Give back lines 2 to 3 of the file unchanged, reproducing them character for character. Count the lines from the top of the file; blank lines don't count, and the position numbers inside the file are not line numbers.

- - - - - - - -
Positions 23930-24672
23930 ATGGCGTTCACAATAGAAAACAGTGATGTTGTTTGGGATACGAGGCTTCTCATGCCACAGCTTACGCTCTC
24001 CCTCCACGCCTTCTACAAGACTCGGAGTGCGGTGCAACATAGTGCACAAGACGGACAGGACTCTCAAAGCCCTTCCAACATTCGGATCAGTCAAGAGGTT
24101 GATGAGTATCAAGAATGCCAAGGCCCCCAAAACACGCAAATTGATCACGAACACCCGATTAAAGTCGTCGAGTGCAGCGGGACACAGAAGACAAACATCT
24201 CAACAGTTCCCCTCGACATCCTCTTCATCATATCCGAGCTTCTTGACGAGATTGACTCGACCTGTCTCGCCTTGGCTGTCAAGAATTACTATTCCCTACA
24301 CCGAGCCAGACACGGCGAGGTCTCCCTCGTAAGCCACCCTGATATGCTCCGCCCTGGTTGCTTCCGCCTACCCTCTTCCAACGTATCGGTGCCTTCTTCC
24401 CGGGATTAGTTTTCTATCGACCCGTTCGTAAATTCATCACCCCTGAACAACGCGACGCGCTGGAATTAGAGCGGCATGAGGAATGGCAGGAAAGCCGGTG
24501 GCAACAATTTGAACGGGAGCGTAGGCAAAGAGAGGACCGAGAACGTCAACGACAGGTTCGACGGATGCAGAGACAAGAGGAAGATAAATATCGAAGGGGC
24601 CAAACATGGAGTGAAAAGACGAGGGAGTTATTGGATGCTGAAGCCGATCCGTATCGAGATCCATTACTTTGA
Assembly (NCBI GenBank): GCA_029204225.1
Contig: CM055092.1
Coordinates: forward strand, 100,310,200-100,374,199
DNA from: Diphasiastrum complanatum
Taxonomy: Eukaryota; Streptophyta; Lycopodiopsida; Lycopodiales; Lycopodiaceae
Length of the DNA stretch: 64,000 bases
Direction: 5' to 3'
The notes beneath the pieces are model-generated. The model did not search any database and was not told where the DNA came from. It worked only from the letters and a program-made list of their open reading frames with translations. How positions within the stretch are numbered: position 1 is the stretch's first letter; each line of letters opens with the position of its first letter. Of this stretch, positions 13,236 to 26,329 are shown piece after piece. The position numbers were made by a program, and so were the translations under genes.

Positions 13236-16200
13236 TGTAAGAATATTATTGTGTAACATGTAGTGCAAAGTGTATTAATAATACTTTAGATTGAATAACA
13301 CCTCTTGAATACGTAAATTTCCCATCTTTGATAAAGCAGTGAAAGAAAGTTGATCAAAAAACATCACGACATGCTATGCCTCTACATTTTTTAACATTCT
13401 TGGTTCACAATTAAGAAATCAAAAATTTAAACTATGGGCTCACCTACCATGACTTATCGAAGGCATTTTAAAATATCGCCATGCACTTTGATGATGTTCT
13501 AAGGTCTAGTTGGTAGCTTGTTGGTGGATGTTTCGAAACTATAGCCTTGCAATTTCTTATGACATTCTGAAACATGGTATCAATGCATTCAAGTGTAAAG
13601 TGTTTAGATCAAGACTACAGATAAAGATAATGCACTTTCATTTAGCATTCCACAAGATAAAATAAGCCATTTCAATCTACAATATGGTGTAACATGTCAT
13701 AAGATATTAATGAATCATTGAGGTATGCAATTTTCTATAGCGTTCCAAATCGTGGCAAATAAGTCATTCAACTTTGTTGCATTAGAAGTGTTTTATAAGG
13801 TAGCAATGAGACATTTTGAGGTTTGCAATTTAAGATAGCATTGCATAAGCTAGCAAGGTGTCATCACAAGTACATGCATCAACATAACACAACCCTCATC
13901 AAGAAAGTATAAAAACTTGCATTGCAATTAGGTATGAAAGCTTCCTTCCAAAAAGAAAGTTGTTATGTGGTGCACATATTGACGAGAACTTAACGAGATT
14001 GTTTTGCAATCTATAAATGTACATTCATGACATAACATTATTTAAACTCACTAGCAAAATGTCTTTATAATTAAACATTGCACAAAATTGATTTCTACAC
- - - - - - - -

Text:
23930 ATGGCGTTCACAATAGAAAACAGTGATGTTGTTTGGGATACGAGGCTTCTCATGCCACAGCTTACGCTCTC
24001 CCTCCACGCCTTCTACAAGACTCGGAGTGCGGTGCAACATAGTGCACAAGACGGACAGGACTCTCAAAGCCCTTCCAACATTCGGATCAGTCAAGAGGTT